• RFID readers should be installed. An RFID reader is required to read the tags attached to your assets. For you to choose the right RFID reader, you must critically evaluate your needs. Handheld RFID readers are ideal for tracking assets in real-time. Alternatively, if you only need to track assets periodically, you can use a fixed RFID reader.

  • Asset tracking software can be used to track assets. The next step is to add your assets to an asset tracking software once you have attached RFID tags to your assets and installed an RFID reader.

  • Real-time tracking of assets. Real-time asset tracking is now possible with asset tracking software. You will be able to see the location of each asset and when it was last viewed using the software.

The process of tracking assets using RFID tags is quite straightforward. A RFID solution provider can guide you through the entire process and ensure that your tracking system is up and running smoothly if you find it daunting.

RFID Asset Tracking Benefits

RFID tags for assets have many benefits, including:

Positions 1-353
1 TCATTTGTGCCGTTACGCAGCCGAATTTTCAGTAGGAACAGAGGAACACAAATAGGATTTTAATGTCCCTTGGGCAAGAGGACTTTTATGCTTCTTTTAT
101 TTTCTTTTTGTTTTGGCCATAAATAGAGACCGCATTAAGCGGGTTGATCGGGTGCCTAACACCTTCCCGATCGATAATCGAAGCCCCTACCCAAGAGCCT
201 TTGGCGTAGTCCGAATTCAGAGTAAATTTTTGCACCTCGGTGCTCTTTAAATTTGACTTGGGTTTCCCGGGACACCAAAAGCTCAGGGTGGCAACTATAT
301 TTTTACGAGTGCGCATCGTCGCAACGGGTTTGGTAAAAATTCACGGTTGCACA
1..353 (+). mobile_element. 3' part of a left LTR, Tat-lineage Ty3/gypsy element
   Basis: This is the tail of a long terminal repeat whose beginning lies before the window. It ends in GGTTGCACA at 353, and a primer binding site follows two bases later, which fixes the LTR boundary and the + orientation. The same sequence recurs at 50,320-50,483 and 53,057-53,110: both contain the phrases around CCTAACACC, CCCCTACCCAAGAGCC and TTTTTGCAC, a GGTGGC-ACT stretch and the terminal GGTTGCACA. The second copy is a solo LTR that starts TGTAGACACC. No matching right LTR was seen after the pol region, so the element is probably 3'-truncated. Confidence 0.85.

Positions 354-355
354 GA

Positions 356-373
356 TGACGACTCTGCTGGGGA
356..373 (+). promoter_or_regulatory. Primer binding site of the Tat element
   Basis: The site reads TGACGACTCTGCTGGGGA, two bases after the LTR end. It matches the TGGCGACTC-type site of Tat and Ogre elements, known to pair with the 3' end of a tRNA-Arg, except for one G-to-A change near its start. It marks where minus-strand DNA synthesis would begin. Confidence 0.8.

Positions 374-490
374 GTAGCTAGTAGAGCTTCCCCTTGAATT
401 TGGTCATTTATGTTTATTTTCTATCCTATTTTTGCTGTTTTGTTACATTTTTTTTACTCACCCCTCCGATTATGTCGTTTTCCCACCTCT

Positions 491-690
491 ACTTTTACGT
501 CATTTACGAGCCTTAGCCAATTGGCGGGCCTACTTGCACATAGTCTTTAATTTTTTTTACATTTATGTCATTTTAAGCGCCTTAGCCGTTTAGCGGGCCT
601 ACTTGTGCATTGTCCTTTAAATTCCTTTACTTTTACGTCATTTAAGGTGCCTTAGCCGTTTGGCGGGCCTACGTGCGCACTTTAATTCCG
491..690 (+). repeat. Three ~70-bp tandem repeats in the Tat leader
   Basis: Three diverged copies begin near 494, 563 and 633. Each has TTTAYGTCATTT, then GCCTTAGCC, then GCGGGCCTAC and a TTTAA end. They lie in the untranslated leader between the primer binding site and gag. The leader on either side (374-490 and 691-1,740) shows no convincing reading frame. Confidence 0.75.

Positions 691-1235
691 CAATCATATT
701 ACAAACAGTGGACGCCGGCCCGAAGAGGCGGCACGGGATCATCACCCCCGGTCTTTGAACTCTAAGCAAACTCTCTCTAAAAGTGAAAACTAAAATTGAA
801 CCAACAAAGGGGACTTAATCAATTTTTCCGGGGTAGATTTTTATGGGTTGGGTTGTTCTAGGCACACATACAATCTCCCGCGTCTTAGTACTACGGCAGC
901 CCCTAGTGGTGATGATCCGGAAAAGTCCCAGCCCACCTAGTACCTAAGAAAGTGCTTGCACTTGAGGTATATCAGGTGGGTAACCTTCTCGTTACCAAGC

• Efficiency has been improved. With RFID asset tracking, you can keep track of your assets and improve your organization's efficiency. When assets are needed, you can locate them quickly.

  • Costs are reduced. RFID asset tracking can save you money in several ways. The cost of replacing lost or stolen assets will be avoided, for example. In addition, you can reduce the amount of time you spend searching for assets.

  • Accuracy has been improved. You can improve the accuracy of your inventory records by using RFID asset tracking. The reason for this is that you will be able to scan your assets quickly and easily, eliminating the need for manual counting.

RFID Asset Tracking: What are its shortcomings?

Although RFID asset tracking offers many benefits, there are a few drawbacks to consider, including:

  • There is interference. Other electronic devices can interfere with RFID tags. Certain environments can make it difficult to track assets. In order to reduce the risk of interference, RFID tags can be tailor-made by manufacturers.

  • Implementation costs are high. RFID asset tracking has one of the biggest potential drawbacks: its cost. This is due to the fact that you will need to purchase RFID tags, readers, and software. RFID asset tracking can often provide efficiency gains and cost savings that offset the costs associated with it.

  • Training costs. Training employees to use RFID asset tracking is another potential drawback. RFID asset tracking usually comes at a low cost, and the benefits usually outweigh the training costs.

RFID asset tracking can be useful for any organization, despite these potential drawbacks. It is important to weigh the costs and benefits before implementing it.